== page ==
Bauerntheater in Brandenburg

Bauerntheater in Brandenburg
Bauerntheater in Brandenburg

A peculiar informational plaque posted in a field in Joachimsthal reads:

The man on the field is playing Flint, the main character of Heiner Mueller’s 1961 play ‘Die Umsiedlerin’ (The Resettler). His movements, thoughts and expressions have been rehearsed in New York City. He is planting half a ton of potatoes.

The actor David Barlow spent 14 hours per day for one month (5th – 28th May) in the Brandenburg countryside farming and acting, with or without an audience, as part of Bauerntheater (farmers’ theatre), an artistic project lead by ECLA instructor David Levine.

The project brings into question the technique of method acting (life-like, realistic performance and actors being able to holistically embody the characters). As David Levine explained during the panel discussion held in Joachimstahl on the 12th of May (Why Watch Work?), in many ways method acting requires the actor to go through a “crash course” in appropriating the skills of the character. In this sense, a method actor is a person of whom it is expected to learn any profession in a short period of time. Could David Barlow then embody the character of a German farmer after one month’s training in New York and then actually successfully plant potatoes? Bauerntheater also re-evaluates the relationship between acting and the stage by questioning the meaning of method acting technique in the context of the artificial setting of the stage.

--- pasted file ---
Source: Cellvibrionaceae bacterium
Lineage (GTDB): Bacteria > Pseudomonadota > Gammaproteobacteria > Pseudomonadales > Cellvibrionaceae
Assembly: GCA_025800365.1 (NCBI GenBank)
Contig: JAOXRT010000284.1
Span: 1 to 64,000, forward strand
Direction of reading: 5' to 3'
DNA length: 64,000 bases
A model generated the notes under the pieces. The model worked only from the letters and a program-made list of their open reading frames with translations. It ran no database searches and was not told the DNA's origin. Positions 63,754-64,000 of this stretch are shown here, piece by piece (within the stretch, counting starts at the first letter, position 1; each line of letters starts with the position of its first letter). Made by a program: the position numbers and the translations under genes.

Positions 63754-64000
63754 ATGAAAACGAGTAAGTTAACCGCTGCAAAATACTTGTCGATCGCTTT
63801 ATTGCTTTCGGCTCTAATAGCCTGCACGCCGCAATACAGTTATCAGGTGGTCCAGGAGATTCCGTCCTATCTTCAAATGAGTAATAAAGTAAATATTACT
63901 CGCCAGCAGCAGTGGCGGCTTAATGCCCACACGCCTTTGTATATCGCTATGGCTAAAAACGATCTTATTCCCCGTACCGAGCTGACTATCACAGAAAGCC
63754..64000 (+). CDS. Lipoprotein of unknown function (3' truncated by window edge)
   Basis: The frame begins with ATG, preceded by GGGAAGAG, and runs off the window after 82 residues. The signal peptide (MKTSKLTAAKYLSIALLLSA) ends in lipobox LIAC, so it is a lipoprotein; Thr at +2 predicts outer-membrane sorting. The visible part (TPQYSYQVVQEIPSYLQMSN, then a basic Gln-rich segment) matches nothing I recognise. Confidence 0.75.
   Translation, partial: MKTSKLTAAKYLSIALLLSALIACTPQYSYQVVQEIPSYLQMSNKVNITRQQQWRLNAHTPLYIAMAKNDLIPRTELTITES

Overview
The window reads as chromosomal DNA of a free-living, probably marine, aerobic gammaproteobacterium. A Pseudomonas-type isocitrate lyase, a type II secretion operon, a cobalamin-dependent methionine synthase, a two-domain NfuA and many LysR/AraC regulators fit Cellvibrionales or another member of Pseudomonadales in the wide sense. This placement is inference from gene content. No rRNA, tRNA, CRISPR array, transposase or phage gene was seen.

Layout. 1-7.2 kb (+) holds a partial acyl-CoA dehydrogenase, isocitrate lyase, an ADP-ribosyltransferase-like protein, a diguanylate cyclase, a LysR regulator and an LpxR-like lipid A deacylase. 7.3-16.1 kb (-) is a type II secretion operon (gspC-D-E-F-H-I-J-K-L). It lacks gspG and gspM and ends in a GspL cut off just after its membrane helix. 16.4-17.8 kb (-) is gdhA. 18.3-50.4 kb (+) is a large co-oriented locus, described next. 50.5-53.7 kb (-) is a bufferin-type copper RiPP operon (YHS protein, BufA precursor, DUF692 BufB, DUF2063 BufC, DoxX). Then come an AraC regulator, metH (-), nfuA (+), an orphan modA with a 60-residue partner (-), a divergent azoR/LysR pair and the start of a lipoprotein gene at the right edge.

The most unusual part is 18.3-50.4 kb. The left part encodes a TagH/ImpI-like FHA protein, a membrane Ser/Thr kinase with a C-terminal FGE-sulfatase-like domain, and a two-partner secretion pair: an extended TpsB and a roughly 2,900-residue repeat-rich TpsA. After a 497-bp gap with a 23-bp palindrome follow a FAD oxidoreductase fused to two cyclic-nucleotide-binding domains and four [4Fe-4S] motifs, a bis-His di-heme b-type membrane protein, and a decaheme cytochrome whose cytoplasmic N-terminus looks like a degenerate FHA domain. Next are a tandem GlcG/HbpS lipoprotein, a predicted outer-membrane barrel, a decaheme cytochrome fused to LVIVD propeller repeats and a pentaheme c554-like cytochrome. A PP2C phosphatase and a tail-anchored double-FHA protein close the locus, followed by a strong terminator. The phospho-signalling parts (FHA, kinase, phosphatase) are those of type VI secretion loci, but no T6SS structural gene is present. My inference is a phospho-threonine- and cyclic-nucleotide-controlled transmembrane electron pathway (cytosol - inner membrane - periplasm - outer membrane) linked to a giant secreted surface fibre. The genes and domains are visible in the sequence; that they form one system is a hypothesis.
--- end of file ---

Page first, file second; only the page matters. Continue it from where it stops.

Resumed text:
If acting to some degree involves imitating a character’s professional work, then the question arises – why go to the theatre to see an actor play a farmer, when one can see a farmer anywhere out on a field or, in more general terms, why use theatre to reproduce reality? The confusion of the Bauerntheater audience expresses this problem well: is the man on the field an actor, a farmer or an actor playing a farmer? Upon this realisation, one no longer knows how to respond to the situation. Should we be indifferent at the banal sight of a man farming, or feel sympathy for the actor exhausted by physical labour? In this sense, Bauerntheater manages to successfully blur the distinction between reality and performance.

By Clara Sigheti (2007, Romania)

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